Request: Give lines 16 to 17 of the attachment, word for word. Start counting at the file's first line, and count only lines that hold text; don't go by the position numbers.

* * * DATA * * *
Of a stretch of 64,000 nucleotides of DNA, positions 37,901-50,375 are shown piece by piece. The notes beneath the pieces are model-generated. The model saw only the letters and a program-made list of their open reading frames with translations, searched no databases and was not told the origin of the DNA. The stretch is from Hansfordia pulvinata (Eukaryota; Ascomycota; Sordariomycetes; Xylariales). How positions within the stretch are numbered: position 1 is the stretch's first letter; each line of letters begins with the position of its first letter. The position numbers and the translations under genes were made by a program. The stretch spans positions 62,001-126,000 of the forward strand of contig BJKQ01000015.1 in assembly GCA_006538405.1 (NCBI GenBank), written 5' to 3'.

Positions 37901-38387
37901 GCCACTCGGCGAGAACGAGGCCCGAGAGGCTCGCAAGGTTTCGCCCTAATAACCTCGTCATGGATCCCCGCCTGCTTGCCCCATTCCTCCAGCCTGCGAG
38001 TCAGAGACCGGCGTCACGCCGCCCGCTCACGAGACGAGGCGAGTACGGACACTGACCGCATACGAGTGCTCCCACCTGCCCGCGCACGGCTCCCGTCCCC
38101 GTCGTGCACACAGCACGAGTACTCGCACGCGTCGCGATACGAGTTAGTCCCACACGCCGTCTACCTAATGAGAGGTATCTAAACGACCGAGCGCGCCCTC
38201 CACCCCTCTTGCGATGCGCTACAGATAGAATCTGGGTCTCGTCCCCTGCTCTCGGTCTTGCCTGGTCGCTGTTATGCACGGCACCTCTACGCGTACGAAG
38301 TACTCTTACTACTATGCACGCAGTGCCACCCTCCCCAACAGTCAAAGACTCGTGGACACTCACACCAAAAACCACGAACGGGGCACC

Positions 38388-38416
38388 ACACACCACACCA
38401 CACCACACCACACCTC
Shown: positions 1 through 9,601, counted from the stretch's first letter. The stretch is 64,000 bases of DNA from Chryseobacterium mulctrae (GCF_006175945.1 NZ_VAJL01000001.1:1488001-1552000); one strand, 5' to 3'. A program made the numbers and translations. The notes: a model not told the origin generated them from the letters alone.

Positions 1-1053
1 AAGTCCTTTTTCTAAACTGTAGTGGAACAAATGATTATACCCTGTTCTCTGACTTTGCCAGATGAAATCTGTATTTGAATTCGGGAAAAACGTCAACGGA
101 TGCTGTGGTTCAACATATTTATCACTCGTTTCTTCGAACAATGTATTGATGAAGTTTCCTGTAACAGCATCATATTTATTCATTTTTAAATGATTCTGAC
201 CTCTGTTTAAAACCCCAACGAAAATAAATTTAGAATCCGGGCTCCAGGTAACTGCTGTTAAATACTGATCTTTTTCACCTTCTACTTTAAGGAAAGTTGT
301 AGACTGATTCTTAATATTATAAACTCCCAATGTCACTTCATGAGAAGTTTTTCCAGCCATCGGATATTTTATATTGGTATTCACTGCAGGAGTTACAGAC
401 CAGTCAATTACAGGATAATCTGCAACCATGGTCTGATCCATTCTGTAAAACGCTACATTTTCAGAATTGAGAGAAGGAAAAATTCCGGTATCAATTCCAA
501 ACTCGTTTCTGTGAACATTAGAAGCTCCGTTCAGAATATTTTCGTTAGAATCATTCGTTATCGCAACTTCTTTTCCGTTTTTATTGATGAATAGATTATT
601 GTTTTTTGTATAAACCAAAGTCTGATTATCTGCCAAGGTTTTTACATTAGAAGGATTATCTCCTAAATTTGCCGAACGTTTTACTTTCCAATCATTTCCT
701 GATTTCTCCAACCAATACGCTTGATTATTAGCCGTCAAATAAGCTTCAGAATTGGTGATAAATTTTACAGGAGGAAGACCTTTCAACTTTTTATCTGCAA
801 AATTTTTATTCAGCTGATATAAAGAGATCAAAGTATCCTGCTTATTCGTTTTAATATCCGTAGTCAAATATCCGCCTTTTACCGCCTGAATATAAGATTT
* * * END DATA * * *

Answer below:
301 AGACTGATTCTTAATATTATAAACTCCCAATGTCACTTCATGAGAAGTTTTTCCAGCCATCGGATATTTTATATTGGTATTCACTGCAGGAGTTACAGAC
401 CAGTCAATTACAGGATAATCTGCAACCATGGTCTGATCCATTCTGTAAAACGCTACATTTTCAGAATTGAGAGAAGGAAAAATTCCGGTATCAATTCCAA